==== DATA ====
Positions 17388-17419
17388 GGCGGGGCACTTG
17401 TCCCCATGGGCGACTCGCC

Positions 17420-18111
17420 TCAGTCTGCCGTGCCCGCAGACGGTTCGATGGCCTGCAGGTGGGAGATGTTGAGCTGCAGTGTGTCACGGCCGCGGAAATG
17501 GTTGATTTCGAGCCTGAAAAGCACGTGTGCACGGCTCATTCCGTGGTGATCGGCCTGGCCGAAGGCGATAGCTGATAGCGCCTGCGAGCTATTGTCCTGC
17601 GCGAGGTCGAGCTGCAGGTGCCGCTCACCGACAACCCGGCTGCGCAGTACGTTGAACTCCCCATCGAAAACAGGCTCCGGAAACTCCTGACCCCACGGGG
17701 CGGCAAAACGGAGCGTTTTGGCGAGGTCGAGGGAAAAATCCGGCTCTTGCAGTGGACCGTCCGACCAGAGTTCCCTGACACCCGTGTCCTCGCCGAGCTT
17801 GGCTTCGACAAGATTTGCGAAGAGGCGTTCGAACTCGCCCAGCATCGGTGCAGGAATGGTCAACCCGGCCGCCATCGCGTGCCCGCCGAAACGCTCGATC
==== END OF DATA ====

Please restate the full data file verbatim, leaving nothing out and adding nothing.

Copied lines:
Positions 17388-17419
17388 GGCGGGGCACTTG
17401 TCCCCATGGGCGACTCGCC

Positions 17420-18111
17420 TCAGTCTGCCGTGCCCGCAGACGGTTCGATGGCCTGCAGGTGGGAGATGTTGAGCTGCAGTGTGTCACGGCCGCGGAAATG
17501 GTTGATTTCGAGCCTGAAAAGCACGTGTGCACGGCTCATTCCGTGGTGATCGGCCTGGCCGAAGGCGATAGCTGATAGCGCCTGCGAGCTATTGTCCTGC
17601 GCGAGGTCGAGCTGCAGGTGCCGCTCACCGACAACCCGGCTGCGCAGTACGTTGAACTCCCCATCGAAAACAGGCTCCGGAAACTCCTGACCCCACGGGG
17701 CGGCAAAACGGAGCGTTTTGGCGAGGTCGAGGGAAAAATCCGGCTCTTGCAGTGGACCGTCCGACCAGAGTTCCCTGACACCCGTGTCCTCGCCGAGCTT
17801 GGCTTCGACAAGATTTGCGAAGAGGCGTTCGAACTCGCCCAGCATCGGTGCAGGAATGGTCAACCCGGCCGCCATCGCGTGCCCGCCGAAACGCTCGATC